IN THE PAST FEW WEEKS (PRIOR TO THE COVID LOCKDOWN!) I MET WITH SOME INSPIRING YOUNG PEOPLE WHO HAVE BEEN CHOSEN AS LEADERS IN THEIR LOCAL SCHOOLS.
I’ve also recently met with some amazing teenagers at the Lions Youth of the Year events and two young ladies who earned the Queens Scout award.
I always enjoy listening to young people talk about the jobs and careers they would like to have in the future and it’s my job to help make that happen.
Yes, leaving school and entering the “real world” is much more difficult now than it was when I left school after Year 10 and walked straight into a job.
And for young people on Bribie Island, getting to a workplace or university etc that is not on the island can be an extra challenge when you factor in travel.
Youth employment has been hit hard by COVID-19, as they are over-represented in industries that have been heavily affected by health restrictions, such as Accommodation and Food Services and Arts and Recreation.
But there’s some good news too. Right now, there are literally hundreds of jobs available on farms in the area – including at My Berries and Sun Ray.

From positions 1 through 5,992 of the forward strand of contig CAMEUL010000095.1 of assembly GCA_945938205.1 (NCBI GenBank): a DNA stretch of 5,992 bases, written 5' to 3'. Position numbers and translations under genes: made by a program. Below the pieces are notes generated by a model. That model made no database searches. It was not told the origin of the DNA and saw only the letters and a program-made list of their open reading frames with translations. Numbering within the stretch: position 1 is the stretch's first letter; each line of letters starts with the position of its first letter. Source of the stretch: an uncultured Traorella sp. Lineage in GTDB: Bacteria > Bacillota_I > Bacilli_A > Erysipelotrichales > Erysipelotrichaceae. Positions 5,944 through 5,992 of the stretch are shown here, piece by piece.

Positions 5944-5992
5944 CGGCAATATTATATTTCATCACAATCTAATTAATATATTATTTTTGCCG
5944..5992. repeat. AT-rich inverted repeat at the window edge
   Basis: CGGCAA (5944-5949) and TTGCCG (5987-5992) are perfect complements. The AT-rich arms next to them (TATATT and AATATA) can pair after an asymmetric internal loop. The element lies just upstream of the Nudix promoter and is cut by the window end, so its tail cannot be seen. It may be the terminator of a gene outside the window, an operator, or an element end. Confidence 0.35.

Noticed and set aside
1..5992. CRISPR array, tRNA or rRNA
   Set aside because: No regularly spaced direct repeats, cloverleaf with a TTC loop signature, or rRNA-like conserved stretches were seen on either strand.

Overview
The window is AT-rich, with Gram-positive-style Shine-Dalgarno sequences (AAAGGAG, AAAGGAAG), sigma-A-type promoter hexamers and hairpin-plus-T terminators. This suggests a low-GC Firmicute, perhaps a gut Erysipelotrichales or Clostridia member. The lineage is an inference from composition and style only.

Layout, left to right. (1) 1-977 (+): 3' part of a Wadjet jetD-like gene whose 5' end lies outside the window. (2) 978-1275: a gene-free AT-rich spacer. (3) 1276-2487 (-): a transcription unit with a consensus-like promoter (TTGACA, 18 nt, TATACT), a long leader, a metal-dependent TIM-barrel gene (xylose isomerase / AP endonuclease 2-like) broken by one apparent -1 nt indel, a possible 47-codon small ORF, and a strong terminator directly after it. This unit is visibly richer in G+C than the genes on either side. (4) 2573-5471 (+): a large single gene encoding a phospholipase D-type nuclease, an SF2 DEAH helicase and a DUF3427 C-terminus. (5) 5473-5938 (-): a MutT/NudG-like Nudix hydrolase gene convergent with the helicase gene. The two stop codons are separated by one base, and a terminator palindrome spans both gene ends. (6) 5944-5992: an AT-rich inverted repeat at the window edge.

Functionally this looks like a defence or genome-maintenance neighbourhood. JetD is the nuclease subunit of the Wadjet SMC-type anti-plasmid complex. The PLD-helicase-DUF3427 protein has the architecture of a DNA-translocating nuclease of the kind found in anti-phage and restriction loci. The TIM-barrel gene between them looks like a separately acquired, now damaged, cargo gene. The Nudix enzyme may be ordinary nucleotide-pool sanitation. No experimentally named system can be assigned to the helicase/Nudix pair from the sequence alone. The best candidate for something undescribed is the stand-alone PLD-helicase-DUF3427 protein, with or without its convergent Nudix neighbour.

Contact them directly or contact Harvest Trail in Caboolture for info: 0437 211 731 or email: firstname.lastname@example.org
I have also spoken to quite a few local employers who say they have positions available but can’t fill them! There is demand out there for all sorts of different skills across many different industries.
Federal Government Initiatives like the JobMaker Hiring Credit, the Boosting Apprenticeships Commencements wage subsidy, and the JobTrainer Fund are all helping get young people into jobs. The JobTrainer Fund provides for around 300,000 free or low-fee training places to help school leavers and young job seekers gain the skills they need to get a job.
Participants can choose from a range of accredited diplomas, certificates and short courses for “in-demand” industries like health, aged and disability care, IT and trades.
Visit myskills.gov.au/jobtrainer for details
The Jobmaker Hiring Credit provides an incentive for businesses to employ young job seekers aged 16–35 years; and we are encouraging employers to take on more apprentices and trainees through the Boosting Apprenticeships Commencement wage subsidy.
These programs are working. The national unemployment rate in February dropped to 5.8 per cent – and more than 40 per cent of those 88,700 new jobs went to young people. Youth unemployment in Queensland is still unacceptably high, at 15.1 per cent, but it too is trending down.
One of the reasons for this high figure is because younger people tend to move between joblessness, training and working, and are more likely to enter temporary and insecure employment.
“But if there are any young people who are really desperate to find work, but can’t, please contact my office and they may be able to help.” Email email@example.com or phone 5432 3177. – Terry Young, Federal Member for Longman.